Order on damages and attorneys fees
The ruling came in the Lenz v. Universal case, in which UMG, acting on behalf of Prince, issued a takedown notice to YouTube over a 29-second video that features a baby dancing to "Let's Go Crazy." According to the complaint, Stephanie Lenz uploaded the video to YouTube Feb. 8, 2007; UMG sent a takedown notice June 4; YouTube removed the video shortly thereafter; and Lenz filed a DMCA counternotice June 27. UMG never sued for copyright infringement, and so YouTube restored the video in mid-July. On July 24, 2007, represented by the EFF, Lenz sued under Section 512(f), which provides a cause of action against "Any person who knowingly materially misrepresents under this section...that material or activity is infringing." As of today, the video, which Lenz says she posted "for her family and friends to enjoy," has been viewed 954,167 times.
So, assuming that Lenz can indeed show that UMG "knowingly materially misrepresent[ed]" that the video was infringing, what damages can she recover? The statute says she can get:
any damages, including costs and attorneys’ fees, incurred by [her]...[if she is] injured by such misrepresentation, as the result of the service provider relying upon such misrepresentation in removing or disabling access to the material or activity claimed to be infringing...Judge Jeremy Fogel's decision concludes Lenz can recover even if she did not suffer economic losses. But I don't see how Lenz suffered more than nominal losses here; she was simply annoyed that her video (hosted for free by YouTube) was temporarily removed, and she found some lawyers/activists who jumped at the chance to make a federal case out of it. Under the court's decision, Lenz may recover for attorneys' "fees incurred both prior to litigation–i.e., in drafting and issuing the counter notice." But such fees must be minimal here. The EFF attorneys spent 30 seconds watching the video, and I'm sure it took them only about 5 more to reach their conclusion that this was a fair use. Drafting and sending a counternotice should have taken them only about 15 minutes. Realistically, the fees unrelated to the actual litigation (which the court held are recoverable even though EFF works pro bono) are probably well under $1,000. The court's interpretation of Section 512(f) as excluding from recoverable fees the fees incurred in the litigation itself makes sense; a plaintiff who suffered little or no actual damages should not be able to effectively manufacture massive damages in the form of attorneys' fees by engaging in years of litigation over an issue that was effectively remedied through the counternotice process. As Judge Fogel notes (citing, ironically, an article critical of copyright owners' takedown practices), the whole point of the DMCA's notice-and-takedown (and counternotice) procedure is to resolve these matters outside of the courthouse.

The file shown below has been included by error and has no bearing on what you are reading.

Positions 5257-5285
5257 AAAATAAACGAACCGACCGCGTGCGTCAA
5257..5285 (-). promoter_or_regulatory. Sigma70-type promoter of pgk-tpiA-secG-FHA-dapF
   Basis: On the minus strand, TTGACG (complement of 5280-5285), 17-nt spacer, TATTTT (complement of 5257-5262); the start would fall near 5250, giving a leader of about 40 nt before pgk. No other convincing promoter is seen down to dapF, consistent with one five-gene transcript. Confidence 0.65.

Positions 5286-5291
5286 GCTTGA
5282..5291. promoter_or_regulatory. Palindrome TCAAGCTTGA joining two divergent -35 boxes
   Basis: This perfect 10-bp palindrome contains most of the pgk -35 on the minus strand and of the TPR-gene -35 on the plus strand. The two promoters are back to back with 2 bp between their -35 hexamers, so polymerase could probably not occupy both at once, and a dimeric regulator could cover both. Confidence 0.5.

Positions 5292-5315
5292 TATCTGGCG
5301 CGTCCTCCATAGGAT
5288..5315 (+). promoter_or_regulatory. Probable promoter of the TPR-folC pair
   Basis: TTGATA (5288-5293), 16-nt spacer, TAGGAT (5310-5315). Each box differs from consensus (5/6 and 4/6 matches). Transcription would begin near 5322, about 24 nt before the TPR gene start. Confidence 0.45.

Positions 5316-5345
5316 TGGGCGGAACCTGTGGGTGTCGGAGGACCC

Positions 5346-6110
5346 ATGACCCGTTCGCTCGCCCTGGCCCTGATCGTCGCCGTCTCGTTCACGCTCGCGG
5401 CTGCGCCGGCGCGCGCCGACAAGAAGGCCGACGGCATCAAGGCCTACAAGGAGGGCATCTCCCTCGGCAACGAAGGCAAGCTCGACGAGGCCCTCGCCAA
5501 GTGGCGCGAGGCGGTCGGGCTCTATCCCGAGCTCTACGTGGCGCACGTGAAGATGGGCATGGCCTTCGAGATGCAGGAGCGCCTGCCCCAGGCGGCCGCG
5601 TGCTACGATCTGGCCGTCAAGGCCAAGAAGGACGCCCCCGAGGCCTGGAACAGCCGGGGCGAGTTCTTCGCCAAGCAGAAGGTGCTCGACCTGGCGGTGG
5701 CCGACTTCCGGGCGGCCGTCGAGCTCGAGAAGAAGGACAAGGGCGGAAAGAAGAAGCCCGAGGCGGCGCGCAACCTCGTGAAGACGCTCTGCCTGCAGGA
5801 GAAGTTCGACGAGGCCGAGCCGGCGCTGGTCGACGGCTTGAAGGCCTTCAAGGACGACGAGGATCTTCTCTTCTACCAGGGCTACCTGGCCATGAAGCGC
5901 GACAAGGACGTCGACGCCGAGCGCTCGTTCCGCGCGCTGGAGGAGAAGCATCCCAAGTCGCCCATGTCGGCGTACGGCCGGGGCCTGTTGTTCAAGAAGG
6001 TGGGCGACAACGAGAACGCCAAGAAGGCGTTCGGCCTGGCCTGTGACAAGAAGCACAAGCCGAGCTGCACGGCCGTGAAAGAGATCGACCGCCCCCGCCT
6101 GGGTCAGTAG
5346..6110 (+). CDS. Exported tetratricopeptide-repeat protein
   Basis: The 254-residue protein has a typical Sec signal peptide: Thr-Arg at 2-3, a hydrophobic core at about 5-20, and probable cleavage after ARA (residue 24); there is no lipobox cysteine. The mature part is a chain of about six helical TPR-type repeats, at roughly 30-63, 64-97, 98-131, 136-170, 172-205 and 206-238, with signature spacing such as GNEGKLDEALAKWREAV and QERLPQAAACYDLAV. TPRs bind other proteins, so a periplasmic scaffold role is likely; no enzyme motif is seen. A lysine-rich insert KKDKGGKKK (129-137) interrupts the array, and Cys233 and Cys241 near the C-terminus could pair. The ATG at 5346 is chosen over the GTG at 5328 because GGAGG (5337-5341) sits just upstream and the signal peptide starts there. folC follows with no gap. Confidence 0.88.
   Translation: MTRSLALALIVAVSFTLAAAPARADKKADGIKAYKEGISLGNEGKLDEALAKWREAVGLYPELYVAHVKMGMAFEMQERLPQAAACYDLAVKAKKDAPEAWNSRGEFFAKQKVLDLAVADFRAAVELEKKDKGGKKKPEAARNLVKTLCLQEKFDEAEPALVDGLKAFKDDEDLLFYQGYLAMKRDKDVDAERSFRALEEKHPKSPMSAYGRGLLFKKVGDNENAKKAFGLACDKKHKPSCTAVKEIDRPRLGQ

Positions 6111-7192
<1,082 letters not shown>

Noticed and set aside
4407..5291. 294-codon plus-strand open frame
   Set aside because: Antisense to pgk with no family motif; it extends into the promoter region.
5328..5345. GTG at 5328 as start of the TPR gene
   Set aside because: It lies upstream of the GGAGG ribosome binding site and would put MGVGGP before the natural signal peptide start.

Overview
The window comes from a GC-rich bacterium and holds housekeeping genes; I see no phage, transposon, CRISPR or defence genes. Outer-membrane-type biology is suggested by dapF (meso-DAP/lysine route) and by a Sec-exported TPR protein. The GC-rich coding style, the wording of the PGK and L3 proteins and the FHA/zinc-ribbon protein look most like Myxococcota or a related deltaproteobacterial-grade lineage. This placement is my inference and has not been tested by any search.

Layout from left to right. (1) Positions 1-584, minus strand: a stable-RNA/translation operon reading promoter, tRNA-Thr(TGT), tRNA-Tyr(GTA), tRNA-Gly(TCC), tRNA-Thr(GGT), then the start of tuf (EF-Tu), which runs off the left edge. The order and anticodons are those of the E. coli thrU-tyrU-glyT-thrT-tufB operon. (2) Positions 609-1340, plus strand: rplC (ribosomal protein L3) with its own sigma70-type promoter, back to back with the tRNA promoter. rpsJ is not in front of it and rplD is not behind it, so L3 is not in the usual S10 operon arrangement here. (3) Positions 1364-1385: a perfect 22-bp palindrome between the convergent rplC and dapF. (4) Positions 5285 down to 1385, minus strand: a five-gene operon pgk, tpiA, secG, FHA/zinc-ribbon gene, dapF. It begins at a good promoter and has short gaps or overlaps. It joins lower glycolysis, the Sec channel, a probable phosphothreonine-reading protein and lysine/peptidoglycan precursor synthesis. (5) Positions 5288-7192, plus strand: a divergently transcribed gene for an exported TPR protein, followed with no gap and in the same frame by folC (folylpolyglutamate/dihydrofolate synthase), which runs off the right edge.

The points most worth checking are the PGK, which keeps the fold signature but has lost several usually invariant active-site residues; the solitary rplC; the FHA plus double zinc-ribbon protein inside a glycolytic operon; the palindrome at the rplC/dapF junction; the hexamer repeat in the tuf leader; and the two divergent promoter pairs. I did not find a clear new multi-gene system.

All is not lost for Lenz, however. Though, if Lenz prevails, she (or, more precisely, EFF) won't be able to recover litigation fees under Section 512(f), she may be able to do so under 17 USC § 505, which provides that in copyright cases, "the court in its discretion may allow the recovery of full costs ... [and] a reasonable attorney's fee to the prevailing party." Litigation-related attorneys' fees in this case, which has now dragged on for 2 1/2 years, could reach well into the six figures for each side. The Supreme Court has opined that factors the court may consider in exercising its discretion to award attorneys' fees to a prevailing party include "frivolousness, motivation, objective unreasonableness (both in the factual and in the legal components of the case) and the need in particular circumstances to advance considerations of compensation and deterrence." Fogerty v. Fantasy, Inc., 510 US 517, n.19 (1994).
Lastly, keep in mind that all this talk about damages and attorneys' fees is relevant only if Lenz ends up prevailing on her substantive Section 512(f) claim. While I've yet to meet anyone who thinks it was actually a good idea for UMG to send a notice on this particular video, it's far from clear that Lenz will be able to prevail under the Ninth Circuit's standard set forth in Rossi v. MPAA, which requires a showing of subjective bad faith on the part of the copyright owner (i.e., the plaintiff must show that the copyright owner actually believed it was sending a takedown notice on non-infringing material); a showing that a reasonable copyright owner would not have sent the notice is insufficient to sustain a cause of action. Indeed, in an earlier ruling in this case, Judge Fogel said he "has considerable doubt that Lenz will be able to prove that Universal acted with the subjective bad faith required by Rossi, and following discovery her claims well may be appropriate for summary judgment." I expect those summary judgment proceedings to occur over the next few months.
(h/t Prof. Eric Goldman)